FSU awards tracker: Week 4

EJ Manuel became the first Seminoles quarterback in 20 years to pass for over 300 yards and rush for over 100 in the same game this weekend, vaulting him into serious Heisman Trophy consideration. Cal Sport Media via AP Images

Florida State was tested for the first time this season against Clemson, and the Tigers exposed a few flaws in the Seminoles' attack. But while the mistakes led to a an early deficit, FSU roared back for the win behind some star-making performances that should be remembered fondly come postseason awards time.


DT Timmy Jernigan, So. (Outland)

Jernigan had two tackles, including one for a loss, but was a force up the middle in the second half. As Clemson's offensive line wore down, Jernigan turned up the heat, and the pressure he got on Tajh Boyd in the second half helped turn the tide for FSU's defense.

S Lamarcus Joyner, Jr. (Bednarik, Nagurski, Thorpe)

His biggest impact came on special teams -- where his 90-yard kick return in the third quarter helped swing the momentum of the game in Florida State's favor -- but Joyner was also solid on defense. He finished with just three tackles, but it was obvious Clemson had identified Joyner as the biggest danger in FSU's secondary, and the Tigers' passing attack worked to avoid him. He was crucial in keeping Sammy Watkins to just 24 receiving yards on the day.

QB EJ Manuel, Sr. (Heisman, Maxwell, O’Brien)

Manuel turned in the best game of his career on perhaps the biggest stage of his career. His 380 yards passing and 102 yards rushing were both career highs, and it marked the first time since 1992 that an FSU quarterback topped 300 passing yards and 100 on the ground in the same game. For the season, he has eight passing TDs, one rushing, just one interception (on a drop by a receiver) and is completing better than 73 percent of his passes. Manuel was named the national offensive backfield player of the week and the Davey O'Brien player of the week for his performance, and he's vaulted to the forefront of the Heisman race.

DE Bjoern Werner, Jr. (Lombardi, Nagurski)

Truth be told, Saturday might have been one of Werner's finest games, but it simply didn't show up in the stat line -- which is often the biggest factor in the postseason awards race. Werner finished with just four tackles and no sacks, but he also had two QB hurries and broke up a pass. He played a season high in snaps, and he got a ton of attention from the Clemson offensive line, creating opportunities for Cornellius Carradine to get two sacks on the other side of the line.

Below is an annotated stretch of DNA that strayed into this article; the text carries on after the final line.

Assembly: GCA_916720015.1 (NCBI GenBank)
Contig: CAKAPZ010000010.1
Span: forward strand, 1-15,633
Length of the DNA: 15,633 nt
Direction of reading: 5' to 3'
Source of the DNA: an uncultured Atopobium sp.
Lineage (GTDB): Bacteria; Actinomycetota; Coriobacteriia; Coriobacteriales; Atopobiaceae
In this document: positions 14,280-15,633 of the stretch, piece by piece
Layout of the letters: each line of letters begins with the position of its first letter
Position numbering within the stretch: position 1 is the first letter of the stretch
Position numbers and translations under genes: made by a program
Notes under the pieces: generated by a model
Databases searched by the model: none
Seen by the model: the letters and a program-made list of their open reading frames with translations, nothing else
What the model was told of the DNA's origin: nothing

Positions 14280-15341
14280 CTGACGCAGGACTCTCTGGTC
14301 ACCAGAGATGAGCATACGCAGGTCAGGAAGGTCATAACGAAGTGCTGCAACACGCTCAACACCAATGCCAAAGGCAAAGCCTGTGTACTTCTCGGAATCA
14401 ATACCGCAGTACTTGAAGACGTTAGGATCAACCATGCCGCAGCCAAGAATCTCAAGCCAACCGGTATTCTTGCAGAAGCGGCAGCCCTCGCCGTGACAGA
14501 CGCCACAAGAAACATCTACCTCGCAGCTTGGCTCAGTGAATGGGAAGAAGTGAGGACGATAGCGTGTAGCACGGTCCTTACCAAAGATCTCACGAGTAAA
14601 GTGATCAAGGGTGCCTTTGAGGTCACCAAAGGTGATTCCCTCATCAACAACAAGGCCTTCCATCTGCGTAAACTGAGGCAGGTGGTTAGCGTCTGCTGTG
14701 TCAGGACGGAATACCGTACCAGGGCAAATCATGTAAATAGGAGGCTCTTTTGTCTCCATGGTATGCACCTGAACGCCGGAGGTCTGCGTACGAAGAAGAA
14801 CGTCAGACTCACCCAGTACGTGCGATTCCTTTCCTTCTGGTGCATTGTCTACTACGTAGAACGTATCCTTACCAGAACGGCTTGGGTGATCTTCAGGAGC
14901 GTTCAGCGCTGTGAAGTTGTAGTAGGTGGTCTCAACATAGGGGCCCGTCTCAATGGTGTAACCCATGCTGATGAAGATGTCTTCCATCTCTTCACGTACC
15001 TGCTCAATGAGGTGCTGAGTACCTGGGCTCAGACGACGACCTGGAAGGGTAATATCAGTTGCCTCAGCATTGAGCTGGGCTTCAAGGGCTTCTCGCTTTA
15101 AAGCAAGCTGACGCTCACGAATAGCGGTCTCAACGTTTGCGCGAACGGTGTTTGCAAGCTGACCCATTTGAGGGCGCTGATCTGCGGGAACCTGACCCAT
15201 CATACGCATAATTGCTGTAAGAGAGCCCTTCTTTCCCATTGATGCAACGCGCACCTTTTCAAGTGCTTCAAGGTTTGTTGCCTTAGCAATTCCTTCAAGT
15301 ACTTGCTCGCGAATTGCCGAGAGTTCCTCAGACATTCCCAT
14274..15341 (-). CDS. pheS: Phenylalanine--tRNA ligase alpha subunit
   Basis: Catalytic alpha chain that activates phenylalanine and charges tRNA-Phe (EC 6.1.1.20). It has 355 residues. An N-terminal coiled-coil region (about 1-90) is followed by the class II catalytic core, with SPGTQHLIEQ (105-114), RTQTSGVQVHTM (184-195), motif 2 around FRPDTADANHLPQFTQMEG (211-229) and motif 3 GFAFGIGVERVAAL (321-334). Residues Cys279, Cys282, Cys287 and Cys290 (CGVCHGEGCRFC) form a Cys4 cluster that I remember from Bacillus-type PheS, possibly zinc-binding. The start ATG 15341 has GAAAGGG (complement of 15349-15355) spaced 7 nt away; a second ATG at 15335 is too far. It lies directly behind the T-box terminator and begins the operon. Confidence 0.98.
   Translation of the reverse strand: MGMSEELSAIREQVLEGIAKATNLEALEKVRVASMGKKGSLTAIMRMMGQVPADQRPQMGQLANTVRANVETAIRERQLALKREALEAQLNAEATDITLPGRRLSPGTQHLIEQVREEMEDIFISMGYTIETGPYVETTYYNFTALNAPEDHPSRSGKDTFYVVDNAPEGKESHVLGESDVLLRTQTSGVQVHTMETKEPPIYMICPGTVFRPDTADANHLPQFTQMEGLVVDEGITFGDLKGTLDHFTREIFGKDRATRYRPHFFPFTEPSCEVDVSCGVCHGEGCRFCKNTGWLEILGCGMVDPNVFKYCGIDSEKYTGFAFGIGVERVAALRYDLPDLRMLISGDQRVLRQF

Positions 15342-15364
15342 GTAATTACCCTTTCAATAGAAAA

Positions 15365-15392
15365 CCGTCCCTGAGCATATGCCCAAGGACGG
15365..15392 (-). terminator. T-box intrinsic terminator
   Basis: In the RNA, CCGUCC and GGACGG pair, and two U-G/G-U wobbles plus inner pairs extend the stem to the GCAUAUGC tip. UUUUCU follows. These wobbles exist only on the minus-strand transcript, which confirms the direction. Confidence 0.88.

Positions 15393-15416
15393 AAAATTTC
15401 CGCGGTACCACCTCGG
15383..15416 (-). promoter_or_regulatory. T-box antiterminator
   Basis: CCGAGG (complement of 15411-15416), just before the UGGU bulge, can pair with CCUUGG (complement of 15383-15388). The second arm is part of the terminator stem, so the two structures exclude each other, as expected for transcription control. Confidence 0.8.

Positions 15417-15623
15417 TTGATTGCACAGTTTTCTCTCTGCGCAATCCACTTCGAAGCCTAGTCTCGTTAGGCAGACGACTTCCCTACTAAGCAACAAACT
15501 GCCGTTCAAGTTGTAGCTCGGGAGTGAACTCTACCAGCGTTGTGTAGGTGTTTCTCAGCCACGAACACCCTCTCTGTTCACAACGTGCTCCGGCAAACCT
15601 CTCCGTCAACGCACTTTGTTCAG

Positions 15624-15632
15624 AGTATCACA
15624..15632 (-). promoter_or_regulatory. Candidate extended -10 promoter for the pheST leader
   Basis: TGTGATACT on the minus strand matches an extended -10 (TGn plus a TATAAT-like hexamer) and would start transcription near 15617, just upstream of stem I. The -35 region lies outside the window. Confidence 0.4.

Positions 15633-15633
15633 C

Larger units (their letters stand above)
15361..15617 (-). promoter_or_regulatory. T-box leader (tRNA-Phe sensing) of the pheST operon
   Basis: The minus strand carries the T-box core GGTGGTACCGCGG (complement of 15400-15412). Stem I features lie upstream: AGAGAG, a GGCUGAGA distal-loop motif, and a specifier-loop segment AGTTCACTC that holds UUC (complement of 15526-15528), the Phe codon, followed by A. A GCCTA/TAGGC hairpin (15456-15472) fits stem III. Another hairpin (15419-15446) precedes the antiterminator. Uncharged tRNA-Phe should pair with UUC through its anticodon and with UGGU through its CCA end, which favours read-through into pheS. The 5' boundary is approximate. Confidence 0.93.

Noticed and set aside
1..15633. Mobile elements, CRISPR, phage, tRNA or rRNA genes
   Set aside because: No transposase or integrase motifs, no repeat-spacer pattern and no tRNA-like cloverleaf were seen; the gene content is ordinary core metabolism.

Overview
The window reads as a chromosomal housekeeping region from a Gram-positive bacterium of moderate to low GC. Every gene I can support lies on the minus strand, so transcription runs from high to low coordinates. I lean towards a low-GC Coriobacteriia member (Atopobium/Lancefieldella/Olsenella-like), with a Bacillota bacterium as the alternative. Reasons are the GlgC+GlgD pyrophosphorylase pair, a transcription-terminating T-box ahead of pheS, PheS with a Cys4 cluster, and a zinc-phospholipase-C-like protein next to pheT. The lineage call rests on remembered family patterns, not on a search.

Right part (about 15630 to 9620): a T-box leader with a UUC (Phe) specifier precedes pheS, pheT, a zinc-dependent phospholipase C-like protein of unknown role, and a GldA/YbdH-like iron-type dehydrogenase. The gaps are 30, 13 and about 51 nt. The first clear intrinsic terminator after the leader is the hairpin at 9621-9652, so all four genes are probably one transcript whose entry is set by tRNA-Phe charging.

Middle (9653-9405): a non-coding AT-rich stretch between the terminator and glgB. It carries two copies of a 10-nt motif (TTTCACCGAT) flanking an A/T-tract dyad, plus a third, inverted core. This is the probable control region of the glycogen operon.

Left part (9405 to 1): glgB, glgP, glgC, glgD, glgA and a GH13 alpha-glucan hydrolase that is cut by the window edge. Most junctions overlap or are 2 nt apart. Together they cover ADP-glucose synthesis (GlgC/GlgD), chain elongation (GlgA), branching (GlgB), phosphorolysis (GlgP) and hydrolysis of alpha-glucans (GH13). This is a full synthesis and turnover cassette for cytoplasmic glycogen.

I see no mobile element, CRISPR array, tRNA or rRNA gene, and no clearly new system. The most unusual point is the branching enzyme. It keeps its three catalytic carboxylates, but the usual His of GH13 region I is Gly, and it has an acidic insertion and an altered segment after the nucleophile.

DT Everett Dawkins, Sr. (Outland)

It wasn't the finest game of the season for Florida State's vaunted defense, but it was the tackles that helped turn the tide in the second half. Andre Ellington never broke the big run, and Boyd was routinely flushed from the pocket. Dawkins finished with two tackles but was a big part of forcing Clemson's offense to adjust its game plan in the second half.

CB Xavier Rhodes, Jr. (Bednarik, Nagurski, Thorpe)

Rhodes wasn't perfect against Clemson's dangerous aerial attack, but he wasn't burned badly often and he largely held DeAndre Hopkins in check after some early fireworks. Rhodes finished with three tackles and one pass break-up.


WR Willie Haulstead, Jr. (Biletnikoff)

Haulstead was held without a catch for the second straight game.

K Dustin Hopkins, Sr. (Groza)

It's not entirely fair to judge Hopkins' performance based solely on two missed field goals. The FSU kicker did a nice job of playing keep away with dangerous return man Sammy Watkins, who had just one decent return. But these awards largely come down to field-goal percentages, and Hopkins missed two that would normally be chip shots for the senior kicker.

DE Brandon Jenkins, Sr. (Bednarik)

The senior defensive end is out for the year with a foot injury, but he was on the sideline for FSU's win over Clemson with his foot in a boot and using a roller cart to move around.

LB Christian Jones, Jr. (Butkus)

Jones didn't have an awful game, finishing with seven tackles and a pass break-up. In fact, he made several big plays. But when Jimbo Fisher railed against the eye violations made by FSU defenders as Clemson opened up its bag of trick plays, Jones was among the worst offenders. In his first true test since being moved to the weak side, Jones was caught out of position far too often in the first half, but that's also part of the learning curve. Like the rest of his defense, he improved as the game progressed, but he'll need to play more disciplined moving forward.

LB Nick Moody, Sr. (Butkus)

With Clemson's high-flying offense, Florida State again spent a bulk of the game playing nickel packages, meaning Moody wasn't a huge factor on defense. He was a beast on special teams, however, and was a big part of FSU keeping Watkins and Co. in check in the return game.


RB Chris Thompson, Sr.

The senior tailback had another monster game, rushing for 103 yards and adding 79 more in the passing game, leading the charge for FSU both on the ground and through the air. He scored twice and had a third TD called back on a questionable holding call.